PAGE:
Make Cycles

Our course is organized by “make cycles,” a term I borrow from Connected Learning. You can find the tasks for each cycle in the drop down menu above.

Google+ Community

We will our work in a Google+ Community. We will upload images, respond to each other’s ideas, and share links and “makes” here.

Make Cycle 6

Make Cycle 6

Make Cycle 6: Creating Effective Writing Assignments

Nov 4-Nov 20 (3 week Make Cycle +Thanksgiving break)

Our goal for this make cycle is to start to put together things we’ve learned about the teaching of writing. Over the next 3 weeks, you’ll think about assessment, you’ll write an activity based on a mentor text, and you’ll try out the activities from your peers. Notice that you have a partner below who will be your test subject for the writing activity you design: you’ll each create a writing activity and then try out each other’s writing activity and give some feedback to the “teacher.”

Looking forward to seeing what y’all come up with! Feel free to draw from your ideas from chapter 6 where you started to think through ideas for writing instruction.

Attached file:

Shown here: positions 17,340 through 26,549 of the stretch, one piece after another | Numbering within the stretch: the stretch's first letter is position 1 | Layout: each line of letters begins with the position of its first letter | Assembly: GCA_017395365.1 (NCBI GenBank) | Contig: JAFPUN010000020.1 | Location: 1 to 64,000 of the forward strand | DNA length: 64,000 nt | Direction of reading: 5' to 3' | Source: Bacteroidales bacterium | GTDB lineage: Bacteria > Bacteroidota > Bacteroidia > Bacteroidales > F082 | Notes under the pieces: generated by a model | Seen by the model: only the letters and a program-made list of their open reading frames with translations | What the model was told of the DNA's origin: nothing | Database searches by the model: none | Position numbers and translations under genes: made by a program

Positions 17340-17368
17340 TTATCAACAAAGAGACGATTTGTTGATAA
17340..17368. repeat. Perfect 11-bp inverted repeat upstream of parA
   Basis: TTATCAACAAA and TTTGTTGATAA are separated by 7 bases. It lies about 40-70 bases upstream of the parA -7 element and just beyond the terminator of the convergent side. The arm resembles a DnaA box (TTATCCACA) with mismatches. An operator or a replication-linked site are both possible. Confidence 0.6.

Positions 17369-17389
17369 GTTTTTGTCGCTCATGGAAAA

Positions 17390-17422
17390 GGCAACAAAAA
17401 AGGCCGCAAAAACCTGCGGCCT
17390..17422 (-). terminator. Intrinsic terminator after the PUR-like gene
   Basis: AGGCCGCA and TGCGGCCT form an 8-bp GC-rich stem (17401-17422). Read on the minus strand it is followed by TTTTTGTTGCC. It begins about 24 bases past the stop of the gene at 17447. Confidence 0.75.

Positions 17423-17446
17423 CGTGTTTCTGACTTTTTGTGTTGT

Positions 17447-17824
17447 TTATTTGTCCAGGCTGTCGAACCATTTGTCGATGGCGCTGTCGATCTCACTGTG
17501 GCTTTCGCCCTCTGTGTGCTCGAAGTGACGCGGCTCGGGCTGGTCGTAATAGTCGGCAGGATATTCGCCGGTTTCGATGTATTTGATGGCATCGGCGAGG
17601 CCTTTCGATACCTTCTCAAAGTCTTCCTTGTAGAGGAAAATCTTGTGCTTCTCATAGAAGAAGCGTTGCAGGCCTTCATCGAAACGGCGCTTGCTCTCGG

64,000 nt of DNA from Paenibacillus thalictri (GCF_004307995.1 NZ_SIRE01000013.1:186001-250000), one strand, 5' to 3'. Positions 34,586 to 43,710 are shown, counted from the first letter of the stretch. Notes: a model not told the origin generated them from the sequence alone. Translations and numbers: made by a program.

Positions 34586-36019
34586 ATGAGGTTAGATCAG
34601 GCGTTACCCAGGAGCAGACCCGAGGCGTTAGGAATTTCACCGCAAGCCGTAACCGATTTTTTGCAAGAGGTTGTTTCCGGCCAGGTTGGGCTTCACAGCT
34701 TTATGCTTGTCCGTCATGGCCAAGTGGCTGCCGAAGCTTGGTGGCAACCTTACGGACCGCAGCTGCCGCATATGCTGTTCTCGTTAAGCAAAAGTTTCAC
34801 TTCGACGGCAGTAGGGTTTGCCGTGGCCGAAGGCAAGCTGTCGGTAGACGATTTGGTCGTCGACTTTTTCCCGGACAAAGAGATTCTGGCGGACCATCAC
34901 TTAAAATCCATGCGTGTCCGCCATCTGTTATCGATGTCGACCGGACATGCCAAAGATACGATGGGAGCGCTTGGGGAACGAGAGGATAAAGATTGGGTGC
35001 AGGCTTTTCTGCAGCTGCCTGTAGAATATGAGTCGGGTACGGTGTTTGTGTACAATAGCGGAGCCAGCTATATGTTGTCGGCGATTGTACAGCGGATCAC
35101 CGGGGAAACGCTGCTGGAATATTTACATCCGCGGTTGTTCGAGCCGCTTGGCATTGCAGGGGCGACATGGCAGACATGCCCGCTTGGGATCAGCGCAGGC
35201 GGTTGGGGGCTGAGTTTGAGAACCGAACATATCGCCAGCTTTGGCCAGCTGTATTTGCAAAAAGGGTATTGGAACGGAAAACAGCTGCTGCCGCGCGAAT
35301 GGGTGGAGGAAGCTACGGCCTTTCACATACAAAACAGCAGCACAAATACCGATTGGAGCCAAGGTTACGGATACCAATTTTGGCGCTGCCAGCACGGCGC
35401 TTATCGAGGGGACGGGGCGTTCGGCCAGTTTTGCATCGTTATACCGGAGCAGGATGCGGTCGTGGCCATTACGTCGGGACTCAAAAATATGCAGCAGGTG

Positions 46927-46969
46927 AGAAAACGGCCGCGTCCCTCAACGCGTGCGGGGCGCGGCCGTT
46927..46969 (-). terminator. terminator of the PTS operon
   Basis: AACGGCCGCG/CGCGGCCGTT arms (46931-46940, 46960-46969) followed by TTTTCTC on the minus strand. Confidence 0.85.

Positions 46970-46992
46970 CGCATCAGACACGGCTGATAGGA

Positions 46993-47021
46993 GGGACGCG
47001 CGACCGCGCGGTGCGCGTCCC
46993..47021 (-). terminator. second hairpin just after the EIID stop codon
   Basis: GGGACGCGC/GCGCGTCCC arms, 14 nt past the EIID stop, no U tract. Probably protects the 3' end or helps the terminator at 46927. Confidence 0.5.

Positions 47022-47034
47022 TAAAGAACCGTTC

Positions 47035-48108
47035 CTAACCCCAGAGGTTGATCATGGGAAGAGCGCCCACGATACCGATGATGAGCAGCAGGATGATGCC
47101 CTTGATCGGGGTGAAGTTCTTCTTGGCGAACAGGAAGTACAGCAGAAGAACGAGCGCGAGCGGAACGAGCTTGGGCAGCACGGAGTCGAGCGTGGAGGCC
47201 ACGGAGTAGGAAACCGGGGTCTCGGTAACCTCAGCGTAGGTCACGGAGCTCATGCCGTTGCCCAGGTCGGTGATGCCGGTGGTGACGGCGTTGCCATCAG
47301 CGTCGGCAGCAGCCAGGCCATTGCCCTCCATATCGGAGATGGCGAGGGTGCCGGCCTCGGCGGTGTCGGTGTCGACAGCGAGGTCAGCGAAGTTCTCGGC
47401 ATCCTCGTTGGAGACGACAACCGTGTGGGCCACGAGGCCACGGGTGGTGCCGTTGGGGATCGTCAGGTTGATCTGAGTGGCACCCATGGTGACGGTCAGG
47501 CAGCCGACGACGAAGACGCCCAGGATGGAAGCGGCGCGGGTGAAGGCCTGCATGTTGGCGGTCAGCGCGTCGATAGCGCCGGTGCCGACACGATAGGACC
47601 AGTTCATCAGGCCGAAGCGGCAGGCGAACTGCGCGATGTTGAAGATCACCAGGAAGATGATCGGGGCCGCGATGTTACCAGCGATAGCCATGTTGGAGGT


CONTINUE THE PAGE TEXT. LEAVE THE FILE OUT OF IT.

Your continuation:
In a nutshell:

  • By Monday, Nov 4, Read Chapter 7 and Appendix G from About the Authors
  • Wednesday, Nov 6 we will work with the Common Core standards.
  • By Sunday, Nov 17: create a writing activity for your partner to try out
  • In class, Nov 18: try out your partner’s writing activity and post it as a response to their post from Nov 17.
  • By Wednesday, Nov 20: write a reflection about the activity you created and how things worked out.

Thanksgiving break Nov 25-29


Nov 4-Nov 11: 

By Monday, Nov 4: About the Authors chapter 7 and Appendix G (188-191)

“Perhaps our most important goal for children at the end of first grade is that they will come to see writing as a continuous process of decision making” (120).